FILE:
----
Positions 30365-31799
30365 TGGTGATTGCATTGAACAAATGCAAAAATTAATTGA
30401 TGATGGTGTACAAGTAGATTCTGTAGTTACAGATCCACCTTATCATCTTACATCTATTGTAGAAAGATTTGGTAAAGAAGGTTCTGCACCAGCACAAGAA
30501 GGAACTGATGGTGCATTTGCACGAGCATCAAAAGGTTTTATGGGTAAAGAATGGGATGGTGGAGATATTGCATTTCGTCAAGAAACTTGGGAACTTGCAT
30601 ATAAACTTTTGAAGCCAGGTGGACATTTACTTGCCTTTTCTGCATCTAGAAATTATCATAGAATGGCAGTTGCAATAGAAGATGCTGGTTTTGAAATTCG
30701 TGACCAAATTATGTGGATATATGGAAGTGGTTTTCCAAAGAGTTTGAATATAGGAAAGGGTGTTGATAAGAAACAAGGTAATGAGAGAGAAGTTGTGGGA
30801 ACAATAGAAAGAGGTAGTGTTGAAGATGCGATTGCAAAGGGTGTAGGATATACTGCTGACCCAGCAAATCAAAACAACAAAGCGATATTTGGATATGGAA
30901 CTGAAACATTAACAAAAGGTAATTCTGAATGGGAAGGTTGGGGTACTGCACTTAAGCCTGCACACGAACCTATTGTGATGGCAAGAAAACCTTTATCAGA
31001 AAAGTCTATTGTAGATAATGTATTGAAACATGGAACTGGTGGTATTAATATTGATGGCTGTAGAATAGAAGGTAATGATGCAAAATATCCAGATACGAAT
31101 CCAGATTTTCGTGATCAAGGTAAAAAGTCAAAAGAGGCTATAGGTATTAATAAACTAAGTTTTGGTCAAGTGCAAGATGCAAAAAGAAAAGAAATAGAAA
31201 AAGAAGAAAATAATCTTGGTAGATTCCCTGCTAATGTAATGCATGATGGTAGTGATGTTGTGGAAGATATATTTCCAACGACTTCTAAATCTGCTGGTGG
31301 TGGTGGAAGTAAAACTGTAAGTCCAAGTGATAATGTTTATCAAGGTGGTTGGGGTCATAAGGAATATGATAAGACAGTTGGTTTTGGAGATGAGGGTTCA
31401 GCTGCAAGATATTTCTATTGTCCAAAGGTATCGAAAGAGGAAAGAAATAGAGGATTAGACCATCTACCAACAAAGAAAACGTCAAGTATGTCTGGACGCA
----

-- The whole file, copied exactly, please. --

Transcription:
Positions 30365-31799
30365 TGGTGATTGCATTGAACAAATGCAAAAATTAATTGA
30401 TGATGGTGTACAAGTAGATTCTGTAGTTACAGATCCACCTTATCATCTTACATCTATTGTAGAAAGATTTGGTAAAGAAGGTTCTGCACCAGCACAAGAA
30501 GGAACTGATGGTGCATTTGCACGAGCATCAAAAGGTTTTATGGGTAAAGAATGGGATGGTGGAGATATTGCATTTCGTCAAGAAACTTGGGAACTTGCAT
30601 ATAAACTTTTGAAGCCAGGTGGACATTTACTTGCCTTTTCTGCATCTAGAAATTATCATAGAATGGCAGTTGCAATAGAAGATGCTGGTTTTGAAATTCG
30701 TGACCAAATTATGTGGATATATGGAAGTGGTTTTCCAAAGAGTTTGAATATAGGAAAGGGTGTTGATAAGAAACAAGGTAATGAGAGAGAAGTTGTGGGA
30801 ACAATAGAAAGAGGTAGTGTTGAAGATGCGATTGCAAAGGGTGTAGGATATACTGCTGACCCAGCAAATCAAAACAACAAAGCGATATTTGGATATGGAA
30901 CTGAAACATTAACAAAAGGTAATTCTGAATGGGAAGGTTGGGGTACTGCACTTAAGCCTGCACACGAACCTATTGTGATGGCAAGAAAACCTTTATCAGA
31001 AAAGTCTATTGTAGATAATGTATTGAAACATGGAACTGGTGGTATTAATATTGATGGCTGTAGAATAGAAGGTAATGATGCAAAATATCCAGATACGAAT
31101 CCAGATTTTCGTGATCAAGGTAAAAAGTCAAAAGAGGCTATAGGTATTAATAAACTAAGTTTTGGTCAAGTGCAAGATGCAAAAAGAAAAGAAATAGAAA
31201 AAGAAGAAAATAATCTTGGTAGATTCCCTGCTAATGTAATGCATGATGGTAGTGATGTTGTGGAAGATATATTTCCAACGACTTCTAAATCTGCTGGTGG
31301 TGGTGGAAGTAAAACTGTAAGTCCAAGTGATAATGTTTATCAAGGTGGTTGGGGTCATAAGGAATATGATAAGACAGTTGGTTTTGGAGATGAGGGTTCA
31401 GCTGCAAGATATTTCTATTGTCCAAAGGTATCGAAAGAGGAAAGAAATAGAGGATTAGACCATCTACCAACAAAGAAAACGTCAAGTATGTCTGGACGCA